Volcano Too Dangerous to Search for Missing Researcher

Dangers posed by a volatile South Pacific volcano are preventing searchers from looking for a missing conservation worker feared killed when it erupted last Friday, officials said Wednesday.

A 12-member team on remote Raoul Island, 620 miles north of New Zealand, would likely be unable to recover the body of Mark Kearney, who was checking the volcano's crater lake temperature when it exploded.

Kearney, 23, has been missing since then, and the eruption probably buried him under 16 feet of mud and ash.

Police, vulcanologists and eight conservation staff — including five who were evacuated Friday — arrived at the island Tuesday to check conditions and search for Kearney.

"At this stage we will not be looking at a recovery operation primarily because the level of the lake where Mark would have been at the time has risen ... six to eight meters [19-26 feet]," Conservation Department area manager Rolien Elliott said.

The lake level had risen another 6.5 feet since Tuesday, she said.

"So, it's not physically possible to get to area where Mark would have been — and it's far too dangerous," she told National Radio.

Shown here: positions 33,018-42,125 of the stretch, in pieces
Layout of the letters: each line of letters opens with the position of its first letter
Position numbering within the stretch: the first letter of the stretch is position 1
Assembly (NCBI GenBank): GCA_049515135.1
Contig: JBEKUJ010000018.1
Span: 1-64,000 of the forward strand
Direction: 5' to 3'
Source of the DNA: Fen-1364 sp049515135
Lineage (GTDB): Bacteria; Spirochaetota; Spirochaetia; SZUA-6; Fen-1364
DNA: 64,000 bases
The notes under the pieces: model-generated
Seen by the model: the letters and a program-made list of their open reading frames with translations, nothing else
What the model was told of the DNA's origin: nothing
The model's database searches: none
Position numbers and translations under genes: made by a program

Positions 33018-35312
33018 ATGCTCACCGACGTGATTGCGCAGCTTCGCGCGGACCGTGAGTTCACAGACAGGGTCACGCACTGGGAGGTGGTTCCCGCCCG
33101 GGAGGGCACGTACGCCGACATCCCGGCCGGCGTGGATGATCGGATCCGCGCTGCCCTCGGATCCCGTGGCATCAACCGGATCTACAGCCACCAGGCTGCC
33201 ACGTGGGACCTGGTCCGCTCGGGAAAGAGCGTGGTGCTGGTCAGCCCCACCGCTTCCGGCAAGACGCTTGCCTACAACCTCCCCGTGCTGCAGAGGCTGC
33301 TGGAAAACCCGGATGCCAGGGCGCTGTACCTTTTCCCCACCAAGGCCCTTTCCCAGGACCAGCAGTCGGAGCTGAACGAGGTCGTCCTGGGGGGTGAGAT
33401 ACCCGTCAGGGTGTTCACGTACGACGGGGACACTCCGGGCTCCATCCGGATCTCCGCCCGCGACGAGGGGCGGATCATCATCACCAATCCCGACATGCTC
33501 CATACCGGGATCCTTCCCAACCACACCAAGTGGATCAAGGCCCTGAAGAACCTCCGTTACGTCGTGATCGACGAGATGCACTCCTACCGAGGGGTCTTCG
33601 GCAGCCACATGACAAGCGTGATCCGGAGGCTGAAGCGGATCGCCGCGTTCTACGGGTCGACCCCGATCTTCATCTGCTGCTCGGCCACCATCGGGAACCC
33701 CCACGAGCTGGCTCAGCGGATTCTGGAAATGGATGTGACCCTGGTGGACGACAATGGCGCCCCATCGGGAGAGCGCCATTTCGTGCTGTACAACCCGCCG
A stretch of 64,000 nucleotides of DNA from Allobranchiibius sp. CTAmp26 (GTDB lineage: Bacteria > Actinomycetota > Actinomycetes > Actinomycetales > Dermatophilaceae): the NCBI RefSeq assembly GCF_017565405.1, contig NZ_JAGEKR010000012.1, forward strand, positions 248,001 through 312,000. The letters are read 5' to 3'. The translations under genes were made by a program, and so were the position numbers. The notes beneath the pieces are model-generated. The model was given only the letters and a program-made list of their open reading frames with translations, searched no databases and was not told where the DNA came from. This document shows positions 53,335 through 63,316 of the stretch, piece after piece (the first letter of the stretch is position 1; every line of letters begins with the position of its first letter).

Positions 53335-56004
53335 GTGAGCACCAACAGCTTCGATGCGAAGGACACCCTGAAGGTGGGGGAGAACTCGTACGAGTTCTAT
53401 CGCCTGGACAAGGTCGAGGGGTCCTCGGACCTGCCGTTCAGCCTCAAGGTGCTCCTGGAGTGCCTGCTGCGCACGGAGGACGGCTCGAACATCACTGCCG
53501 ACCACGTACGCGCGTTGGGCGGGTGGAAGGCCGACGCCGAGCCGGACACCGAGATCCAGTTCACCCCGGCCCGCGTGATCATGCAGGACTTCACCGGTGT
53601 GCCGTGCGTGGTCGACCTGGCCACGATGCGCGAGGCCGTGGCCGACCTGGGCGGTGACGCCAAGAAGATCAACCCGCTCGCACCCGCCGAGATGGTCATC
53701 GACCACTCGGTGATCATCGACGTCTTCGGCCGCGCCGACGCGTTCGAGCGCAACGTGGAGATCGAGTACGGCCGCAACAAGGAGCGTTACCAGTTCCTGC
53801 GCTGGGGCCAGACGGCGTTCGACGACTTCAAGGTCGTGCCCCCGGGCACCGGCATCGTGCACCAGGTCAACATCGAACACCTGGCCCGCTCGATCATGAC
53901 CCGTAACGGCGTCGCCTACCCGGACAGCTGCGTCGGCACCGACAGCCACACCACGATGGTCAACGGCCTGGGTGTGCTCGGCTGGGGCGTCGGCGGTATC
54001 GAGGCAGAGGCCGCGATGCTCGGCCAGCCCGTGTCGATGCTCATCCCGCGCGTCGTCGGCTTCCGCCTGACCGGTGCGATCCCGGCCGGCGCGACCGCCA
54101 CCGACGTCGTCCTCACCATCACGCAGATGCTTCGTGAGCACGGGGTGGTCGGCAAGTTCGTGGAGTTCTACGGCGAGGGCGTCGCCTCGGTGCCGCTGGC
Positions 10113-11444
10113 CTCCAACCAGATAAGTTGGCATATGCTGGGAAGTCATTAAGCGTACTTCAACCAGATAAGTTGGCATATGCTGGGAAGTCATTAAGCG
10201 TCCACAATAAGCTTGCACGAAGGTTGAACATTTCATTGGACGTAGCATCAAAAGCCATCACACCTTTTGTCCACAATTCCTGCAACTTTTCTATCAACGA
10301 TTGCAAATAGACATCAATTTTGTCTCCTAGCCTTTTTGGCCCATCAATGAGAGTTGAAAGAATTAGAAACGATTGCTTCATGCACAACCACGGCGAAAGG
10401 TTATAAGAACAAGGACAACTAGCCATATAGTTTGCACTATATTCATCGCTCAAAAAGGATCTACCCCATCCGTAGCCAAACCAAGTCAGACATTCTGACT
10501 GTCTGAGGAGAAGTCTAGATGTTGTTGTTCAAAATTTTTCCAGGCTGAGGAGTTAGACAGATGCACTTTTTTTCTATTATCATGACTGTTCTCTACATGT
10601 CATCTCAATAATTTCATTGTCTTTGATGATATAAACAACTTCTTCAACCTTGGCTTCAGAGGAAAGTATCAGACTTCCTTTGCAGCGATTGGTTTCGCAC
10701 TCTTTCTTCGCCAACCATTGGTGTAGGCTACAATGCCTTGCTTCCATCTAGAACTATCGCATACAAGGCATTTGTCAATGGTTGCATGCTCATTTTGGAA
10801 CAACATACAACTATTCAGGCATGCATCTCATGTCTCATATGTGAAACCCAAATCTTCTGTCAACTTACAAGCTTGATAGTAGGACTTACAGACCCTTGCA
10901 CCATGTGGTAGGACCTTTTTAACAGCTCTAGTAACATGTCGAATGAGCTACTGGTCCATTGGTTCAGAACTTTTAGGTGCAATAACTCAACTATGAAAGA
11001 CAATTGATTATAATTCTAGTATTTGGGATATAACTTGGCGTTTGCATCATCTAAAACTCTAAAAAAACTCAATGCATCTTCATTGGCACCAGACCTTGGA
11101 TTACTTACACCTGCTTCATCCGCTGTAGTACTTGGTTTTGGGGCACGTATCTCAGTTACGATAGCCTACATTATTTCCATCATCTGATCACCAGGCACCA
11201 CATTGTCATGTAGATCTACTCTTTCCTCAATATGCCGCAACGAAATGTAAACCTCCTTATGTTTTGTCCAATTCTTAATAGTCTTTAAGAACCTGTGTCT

Vulcanologists reported that the volcano remained volatile after confirming the significant rise in the water level of its crater lake.

The same phenomenon occurred shortly before the volcano's last major eruption in 1964.

Vulcanologist Brad Scott said Wednesday there was no problem with the assessment team being on the island, but "at the moment approaching the crater lake and going there is just not a starter."

Department spokeswoman Liz Maire said the area near the crater lake may be off limits for "many months."

"It is going to take a lot of weathering and time for that area to settle down to a safe level. The area is still classified as potentially volatile," she added.

Elliott told National Radio that "there's no doubt in my mind, after talking to the crew" on the island that Kearney is dead.

"Now with everybody having seen the site [of Friday's eruption] there's the very, very remotest chance that Mark could still be alive," Elliott said.

The island, a nature reserve with a weather and volcanic activity monitoring station staffed by six people year-round, was closed to all visitors by the department after the eruption.

The surrounding seas make up New Zealand's largest marine reserve.

The Kermadec Islands are formed by a string of volcanoes which reach up to 26,000 feet from the ocean floor.